Making a Mountain out of a Rock Pile: Landscape Services and Science Clubs Landscape Corner of American Way and North Campus Blvd.

November 18, 2011 at 2:38 pm

It started out as a few large boulders that had been excavated from various locations across campus when land was cleared for buildings and parking lots. But as more and more construction projects were completed across campus, more boulders were uncovered and added to the pile. As the pile kept growing and growing, USC Upstate’s Landscape Services Department wondered what to do with the unsightly pile of rocks.

“We were able to repurpose some of the rocks for other areas of campus, such as the rock wall along Gramling Drive by the edge of the soccer fields, or the rocks that are placed in the Susan Jacobs Arboretum in their naturalized setting,” said Bruce Suddeth, director of Landscape Services.  But the bulk of the rocks remained in a pile on the corner of North Campus Boulevard and American Way, near the Louis P. Howell Athletic Complex and the Smith Farmhouse.

“We got tired of moving them around,” said Suddeth, of the rocks weighing an average of 400 to 600 pounds each. So he put together a plan that changed the large unattractive rock pile into a landscaped focal point at a prominently visible corner.

A back hoe and track hoe were brought in to rearrange the rocks into various configurations. Large amounts of fill dirt and top soil were added to the pile over the course of several months. A winding pathway to the summit was created. Irrigation lines were next and the first round of tree plantings went in.

“We thought maybe it was going to be a volcano waterfall putt-putt golfing green,” joked Darrell Burns, a member of Landscape Services crew, of the 15 foot high hill.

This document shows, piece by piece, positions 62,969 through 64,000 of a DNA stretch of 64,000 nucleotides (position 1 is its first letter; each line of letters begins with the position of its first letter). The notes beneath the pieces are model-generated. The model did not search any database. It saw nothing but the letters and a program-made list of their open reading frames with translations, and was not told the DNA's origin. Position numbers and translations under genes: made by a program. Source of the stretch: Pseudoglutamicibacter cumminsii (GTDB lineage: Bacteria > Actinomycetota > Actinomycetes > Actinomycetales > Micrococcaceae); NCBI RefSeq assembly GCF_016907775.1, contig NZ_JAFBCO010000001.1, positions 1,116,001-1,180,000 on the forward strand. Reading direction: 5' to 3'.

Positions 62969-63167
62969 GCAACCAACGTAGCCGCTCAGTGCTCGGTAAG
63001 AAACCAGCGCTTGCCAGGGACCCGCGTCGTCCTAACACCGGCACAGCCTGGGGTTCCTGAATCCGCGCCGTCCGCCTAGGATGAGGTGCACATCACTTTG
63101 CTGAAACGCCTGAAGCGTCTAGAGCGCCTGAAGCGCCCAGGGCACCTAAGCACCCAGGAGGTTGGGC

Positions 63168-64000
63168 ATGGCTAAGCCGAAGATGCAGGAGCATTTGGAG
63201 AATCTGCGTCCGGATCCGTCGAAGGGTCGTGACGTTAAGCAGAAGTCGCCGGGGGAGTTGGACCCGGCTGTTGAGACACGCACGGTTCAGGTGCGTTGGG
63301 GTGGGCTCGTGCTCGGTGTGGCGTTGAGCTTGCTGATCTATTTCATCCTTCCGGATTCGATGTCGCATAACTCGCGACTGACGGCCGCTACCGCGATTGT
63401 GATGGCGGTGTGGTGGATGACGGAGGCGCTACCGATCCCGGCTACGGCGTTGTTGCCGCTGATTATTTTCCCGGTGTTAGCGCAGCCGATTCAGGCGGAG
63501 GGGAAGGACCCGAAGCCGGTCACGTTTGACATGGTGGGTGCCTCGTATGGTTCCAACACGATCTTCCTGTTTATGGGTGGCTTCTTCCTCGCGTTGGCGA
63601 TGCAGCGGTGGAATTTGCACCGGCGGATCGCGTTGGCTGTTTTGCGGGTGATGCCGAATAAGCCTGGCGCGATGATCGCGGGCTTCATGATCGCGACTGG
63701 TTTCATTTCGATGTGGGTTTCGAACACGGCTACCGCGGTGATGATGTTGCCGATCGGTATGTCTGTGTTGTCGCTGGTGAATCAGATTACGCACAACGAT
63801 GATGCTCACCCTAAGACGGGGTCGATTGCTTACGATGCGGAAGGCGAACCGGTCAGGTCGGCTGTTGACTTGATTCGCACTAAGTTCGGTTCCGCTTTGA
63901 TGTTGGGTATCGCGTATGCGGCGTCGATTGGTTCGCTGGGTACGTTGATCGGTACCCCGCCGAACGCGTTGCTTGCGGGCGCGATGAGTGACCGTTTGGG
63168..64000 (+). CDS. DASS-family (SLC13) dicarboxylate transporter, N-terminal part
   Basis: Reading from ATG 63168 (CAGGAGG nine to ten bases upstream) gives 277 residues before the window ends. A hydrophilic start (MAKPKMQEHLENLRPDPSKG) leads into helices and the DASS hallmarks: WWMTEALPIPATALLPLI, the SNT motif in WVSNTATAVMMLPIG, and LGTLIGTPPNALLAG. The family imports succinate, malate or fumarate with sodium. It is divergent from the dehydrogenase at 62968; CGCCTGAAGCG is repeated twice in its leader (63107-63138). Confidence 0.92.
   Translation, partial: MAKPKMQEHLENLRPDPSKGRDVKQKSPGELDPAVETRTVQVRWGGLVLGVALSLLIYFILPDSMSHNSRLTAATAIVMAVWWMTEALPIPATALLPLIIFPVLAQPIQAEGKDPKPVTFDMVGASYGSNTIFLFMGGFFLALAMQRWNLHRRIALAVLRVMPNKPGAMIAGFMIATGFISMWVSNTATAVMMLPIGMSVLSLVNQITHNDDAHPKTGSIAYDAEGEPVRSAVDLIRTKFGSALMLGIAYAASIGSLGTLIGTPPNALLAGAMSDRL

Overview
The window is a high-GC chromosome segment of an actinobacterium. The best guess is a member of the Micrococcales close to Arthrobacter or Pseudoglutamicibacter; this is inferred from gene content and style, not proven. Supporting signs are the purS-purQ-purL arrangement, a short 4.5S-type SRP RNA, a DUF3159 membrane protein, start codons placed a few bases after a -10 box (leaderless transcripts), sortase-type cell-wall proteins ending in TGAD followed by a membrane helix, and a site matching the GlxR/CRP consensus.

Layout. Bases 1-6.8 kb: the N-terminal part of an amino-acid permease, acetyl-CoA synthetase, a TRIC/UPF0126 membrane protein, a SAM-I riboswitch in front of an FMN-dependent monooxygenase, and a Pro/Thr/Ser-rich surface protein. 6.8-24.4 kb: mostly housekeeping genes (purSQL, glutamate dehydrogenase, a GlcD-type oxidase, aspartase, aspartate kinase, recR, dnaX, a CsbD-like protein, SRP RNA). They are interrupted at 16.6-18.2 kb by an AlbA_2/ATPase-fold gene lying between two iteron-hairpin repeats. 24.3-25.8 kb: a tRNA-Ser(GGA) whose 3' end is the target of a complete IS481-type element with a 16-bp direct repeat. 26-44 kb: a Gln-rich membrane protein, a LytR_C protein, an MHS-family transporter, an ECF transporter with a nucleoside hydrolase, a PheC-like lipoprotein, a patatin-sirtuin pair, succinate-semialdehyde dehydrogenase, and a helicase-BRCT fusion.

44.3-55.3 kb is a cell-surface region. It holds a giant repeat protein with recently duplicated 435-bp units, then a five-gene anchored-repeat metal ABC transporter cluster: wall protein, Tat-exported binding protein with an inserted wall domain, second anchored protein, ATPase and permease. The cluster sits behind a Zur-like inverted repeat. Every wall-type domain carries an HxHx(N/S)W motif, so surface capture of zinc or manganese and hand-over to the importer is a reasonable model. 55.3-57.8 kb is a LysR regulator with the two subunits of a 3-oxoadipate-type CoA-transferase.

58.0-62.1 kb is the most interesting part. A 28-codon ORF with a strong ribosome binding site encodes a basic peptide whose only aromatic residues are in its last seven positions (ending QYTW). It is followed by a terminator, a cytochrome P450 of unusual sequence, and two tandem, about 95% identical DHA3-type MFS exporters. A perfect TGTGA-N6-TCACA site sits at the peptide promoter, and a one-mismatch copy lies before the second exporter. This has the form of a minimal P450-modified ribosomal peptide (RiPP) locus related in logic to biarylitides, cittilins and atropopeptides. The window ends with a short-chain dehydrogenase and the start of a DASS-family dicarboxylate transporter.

Burns, together with Suddeth, biology professor Ben Montgomery, and eight Science and Chemistry Club students, convened on the hill Nov. 11 to install the second phase of plantings which included the smaller shrubs and flowers.  The students were Ashley Bechtel, Rebekah Vance, Samantha Barnard, Jackie Montoya, Andrew Radich, Chris McElwee, Caleb Phillips and Donathan Dendy. Photos of the students working are here.

The master plan includes 326 trees, shrubs, and perennials according to Suddeth. The first round of installation included various types of Cypress, Junipers and Arborvitae.  Spirea, Roses, Lavendar, Maiden Grass, Cone Flower, Daylilly, Phlox, Verbena and others rounded out the shrub and flower materials list.

Planted at the summit, a Skylands Spruce will grow to a height of 40 feet with a spread of 20 feet.

“We are grateful for the support of the Science and Chemistry Clubs who volunteered to finish this project,” said Suddeth. “The university has made a commitment to yearly tree planting that has earned us Tree Campus USA designation from The Arbor Day Foundation for three years in a row. This new inventory of trees will further demonstrate our commitment to conservation, sustainability and preservation.”

For more information contact Bruce Suddeth at (864) 503-5500 or Ben Montgomery at (864) 503-5764  Suggestions for a name for the new hill are also welcomed by email to either Suddeth or Montgomery.